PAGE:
From June 7 to 12, the first magma reached the surface of Mount Pinatubo. Because it had lost most of the gas contained in it on the way to the surface (like a bottle of soda pop gone flat), the magma oozed out to form a lava dome but did not cause an explosive eruption. However, on June 12 (Philippine Independence Day), millions of cubic yards of gas-charged magma reached the surface and exploded in the reawakening volcano's first spectacular eruption.
When even more highly gas charged magma reached Pinatubo's surface on June 15, the volcano exploded in a cataclysmic eruption that ejected more than 1 cubic mile (5 cubic kilometers) of material. The ash cloud from this climactic eruption rose 22 miles (35 kilometers) into the air. At lower altitudes, the ash was blown in all directions by the intense cyclonic winds of a coincidentally occurring typhoon, and winds at higher altitudes blew the ash southwestward. A blanket of volcanic ash (sand- and silt-size grains of volcanic minerals and glass) and larger pumice lapilli (frothy pebbles) blanketed the countryside. Fine ash fell as far away as the Indian Ocean, and satellites tracked the ash cloud several times around the globe.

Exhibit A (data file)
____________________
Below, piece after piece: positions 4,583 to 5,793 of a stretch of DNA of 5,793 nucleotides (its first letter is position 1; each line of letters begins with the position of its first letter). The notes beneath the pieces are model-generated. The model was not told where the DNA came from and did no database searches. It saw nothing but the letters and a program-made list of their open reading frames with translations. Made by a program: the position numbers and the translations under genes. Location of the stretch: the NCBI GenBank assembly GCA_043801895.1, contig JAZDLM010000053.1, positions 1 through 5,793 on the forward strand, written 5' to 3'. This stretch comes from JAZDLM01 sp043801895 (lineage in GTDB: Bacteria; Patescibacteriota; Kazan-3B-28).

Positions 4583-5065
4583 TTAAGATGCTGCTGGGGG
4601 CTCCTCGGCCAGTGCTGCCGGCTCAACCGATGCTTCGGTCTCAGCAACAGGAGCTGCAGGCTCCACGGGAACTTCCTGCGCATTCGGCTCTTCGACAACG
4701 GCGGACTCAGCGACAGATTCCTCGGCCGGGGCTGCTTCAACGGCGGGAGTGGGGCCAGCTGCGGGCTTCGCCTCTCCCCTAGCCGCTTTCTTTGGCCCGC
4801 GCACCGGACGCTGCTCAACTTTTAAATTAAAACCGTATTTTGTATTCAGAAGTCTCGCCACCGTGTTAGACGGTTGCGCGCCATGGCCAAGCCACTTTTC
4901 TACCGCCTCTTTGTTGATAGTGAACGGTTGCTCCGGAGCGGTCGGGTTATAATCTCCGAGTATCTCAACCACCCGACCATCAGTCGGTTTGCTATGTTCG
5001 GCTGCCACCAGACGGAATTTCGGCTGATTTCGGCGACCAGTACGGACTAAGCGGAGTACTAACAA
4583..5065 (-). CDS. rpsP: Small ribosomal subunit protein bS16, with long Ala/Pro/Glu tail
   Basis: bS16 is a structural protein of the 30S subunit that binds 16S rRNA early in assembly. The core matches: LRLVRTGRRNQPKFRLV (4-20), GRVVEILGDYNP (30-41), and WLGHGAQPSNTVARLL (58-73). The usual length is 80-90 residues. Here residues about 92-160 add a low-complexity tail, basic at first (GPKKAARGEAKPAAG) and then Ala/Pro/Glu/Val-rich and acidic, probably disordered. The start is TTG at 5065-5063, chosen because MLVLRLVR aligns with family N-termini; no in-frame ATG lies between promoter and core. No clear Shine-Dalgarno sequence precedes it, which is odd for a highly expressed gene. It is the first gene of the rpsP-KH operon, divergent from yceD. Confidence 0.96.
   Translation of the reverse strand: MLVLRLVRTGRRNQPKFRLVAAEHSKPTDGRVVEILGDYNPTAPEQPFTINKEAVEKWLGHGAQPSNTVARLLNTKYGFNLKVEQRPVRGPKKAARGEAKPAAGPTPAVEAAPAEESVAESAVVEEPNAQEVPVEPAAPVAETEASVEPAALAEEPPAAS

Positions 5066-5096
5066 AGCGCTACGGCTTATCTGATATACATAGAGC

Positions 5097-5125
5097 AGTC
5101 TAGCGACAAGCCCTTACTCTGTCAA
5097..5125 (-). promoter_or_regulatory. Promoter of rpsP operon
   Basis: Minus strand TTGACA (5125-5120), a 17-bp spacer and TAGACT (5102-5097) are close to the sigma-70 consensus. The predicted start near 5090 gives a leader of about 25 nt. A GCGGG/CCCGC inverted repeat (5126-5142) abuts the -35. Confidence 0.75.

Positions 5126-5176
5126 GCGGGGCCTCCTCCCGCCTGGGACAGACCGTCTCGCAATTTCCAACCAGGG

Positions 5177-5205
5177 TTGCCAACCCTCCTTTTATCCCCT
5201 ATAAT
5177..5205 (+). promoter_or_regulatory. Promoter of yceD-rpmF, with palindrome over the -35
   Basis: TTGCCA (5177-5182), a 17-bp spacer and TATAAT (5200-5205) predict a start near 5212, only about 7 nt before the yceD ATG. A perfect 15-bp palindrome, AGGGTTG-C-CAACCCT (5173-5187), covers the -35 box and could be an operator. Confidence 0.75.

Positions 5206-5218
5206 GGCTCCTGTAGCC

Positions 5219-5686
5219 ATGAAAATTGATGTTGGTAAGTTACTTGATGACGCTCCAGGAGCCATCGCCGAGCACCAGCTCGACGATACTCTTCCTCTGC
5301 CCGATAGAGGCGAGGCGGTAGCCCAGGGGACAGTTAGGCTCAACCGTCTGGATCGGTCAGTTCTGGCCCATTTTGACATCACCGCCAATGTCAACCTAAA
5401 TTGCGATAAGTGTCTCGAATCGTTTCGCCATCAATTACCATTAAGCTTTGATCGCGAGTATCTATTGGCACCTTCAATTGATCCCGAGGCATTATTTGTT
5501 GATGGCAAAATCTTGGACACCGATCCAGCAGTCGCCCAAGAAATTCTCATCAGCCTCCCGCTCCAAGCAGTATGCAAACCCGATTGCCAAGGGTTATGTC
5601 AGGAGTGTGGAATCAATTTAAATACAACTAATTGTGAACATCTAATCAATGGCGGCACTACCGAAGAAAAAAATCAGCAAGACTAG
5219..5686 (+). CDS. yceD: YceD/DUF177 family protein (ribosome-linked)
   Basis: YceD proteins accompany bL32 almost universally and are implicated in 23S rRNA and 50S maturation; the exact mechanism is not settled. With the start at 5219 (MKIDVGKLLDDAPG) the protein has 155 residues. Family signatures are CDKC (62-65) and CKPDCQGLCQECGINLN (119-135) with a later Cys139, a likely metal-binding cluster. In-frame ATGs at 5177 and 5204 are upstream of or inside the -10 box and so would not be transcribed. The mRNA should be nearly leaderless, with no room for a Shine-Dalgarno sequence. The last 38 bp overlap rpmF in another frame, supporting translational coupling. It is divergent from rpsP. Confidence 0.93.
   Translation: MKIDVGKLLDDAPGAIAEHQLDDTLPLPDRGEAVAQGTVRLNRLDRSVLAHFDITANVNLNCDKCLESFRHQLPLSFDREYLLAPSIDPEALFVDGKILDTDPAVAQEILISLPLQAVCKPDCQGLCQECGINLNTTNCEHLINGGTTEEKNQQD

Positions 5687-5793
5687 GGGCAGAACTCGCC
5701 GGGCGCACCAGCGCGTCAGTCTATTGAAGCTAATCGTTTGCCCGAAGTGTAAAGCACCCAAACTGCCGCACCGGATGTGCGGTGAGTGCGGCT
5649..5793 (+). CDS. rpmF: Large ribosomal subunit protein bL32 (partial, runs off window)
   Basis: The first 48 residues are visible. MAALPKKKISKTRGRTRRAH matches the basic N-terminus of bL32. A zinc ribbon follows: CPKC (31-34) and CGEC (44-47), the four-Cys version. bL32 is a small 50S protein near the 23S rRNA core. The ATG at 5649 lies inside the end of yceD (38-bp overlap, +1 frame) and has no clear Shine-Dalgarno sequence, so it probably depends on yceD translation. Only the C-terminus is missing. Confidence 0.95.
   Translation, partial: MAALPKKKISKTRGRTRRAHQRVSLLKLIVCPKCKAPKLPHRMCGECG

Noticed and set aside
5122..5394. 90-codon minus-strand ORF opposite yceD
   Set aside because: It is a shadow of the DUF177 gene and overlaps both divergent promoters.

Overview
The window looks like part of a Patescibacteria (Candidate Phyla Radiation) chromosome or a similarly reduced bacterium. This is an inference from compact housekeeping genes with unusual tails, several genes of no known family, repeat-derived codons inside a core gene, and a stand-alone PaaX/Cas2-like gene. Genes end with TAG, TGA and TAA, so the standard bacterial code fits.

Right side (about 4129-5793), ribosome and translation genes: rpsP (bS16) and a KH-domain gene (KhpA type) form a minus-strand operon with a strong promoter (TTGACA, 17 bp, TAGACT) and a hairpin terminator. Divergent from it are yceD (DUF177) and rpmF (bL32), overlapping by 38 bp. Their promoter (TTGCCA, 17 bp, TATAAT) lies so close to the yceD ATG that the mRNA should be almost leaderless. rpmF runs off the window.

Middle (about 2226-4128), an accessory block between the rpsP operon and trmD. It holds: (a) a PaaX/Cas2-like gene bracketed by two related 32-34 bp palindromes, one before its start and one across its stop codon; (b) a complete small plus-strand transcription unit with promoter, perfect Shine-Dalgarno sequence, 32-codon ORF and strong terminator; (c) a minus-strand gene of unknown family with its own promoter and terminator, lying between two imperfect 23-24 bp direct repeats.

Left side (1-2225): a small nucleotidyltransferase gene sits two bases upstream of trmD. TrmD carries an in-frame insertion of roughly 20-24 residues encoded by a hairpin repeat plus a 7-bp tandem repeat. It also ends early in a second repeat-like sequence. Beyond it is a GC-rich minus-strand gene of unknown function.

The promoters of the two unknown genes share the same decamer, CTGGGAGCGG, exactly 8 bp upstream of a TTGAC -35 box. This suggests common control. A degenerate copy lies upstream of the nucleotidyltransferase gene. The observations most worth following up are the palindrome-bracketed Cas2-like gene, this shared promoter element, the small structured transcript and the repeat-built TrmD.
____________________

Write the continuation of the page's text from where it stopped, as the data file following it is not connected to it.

Huge avalanches of searing hot ash, gas, and pumice fragments (pyroclastic flows) roared down the flanks of Mount Pinatubo, filling once-deep valleys with fresh volcanic deposits as much as 660 feet (200 meters) thick. The eruption removed so much magma and rock from below the volcano that the summit collapsed to form a large volcanic depression (caldera) 1.6 miles (2.5 kilometers) across.
Much weaker but still spectacular eruptions of ash occurred occassionally through early September 1991. From July to October 1992, a lava dome was built in the new caldera as fresh magma rose from deep beneath Pinatubo.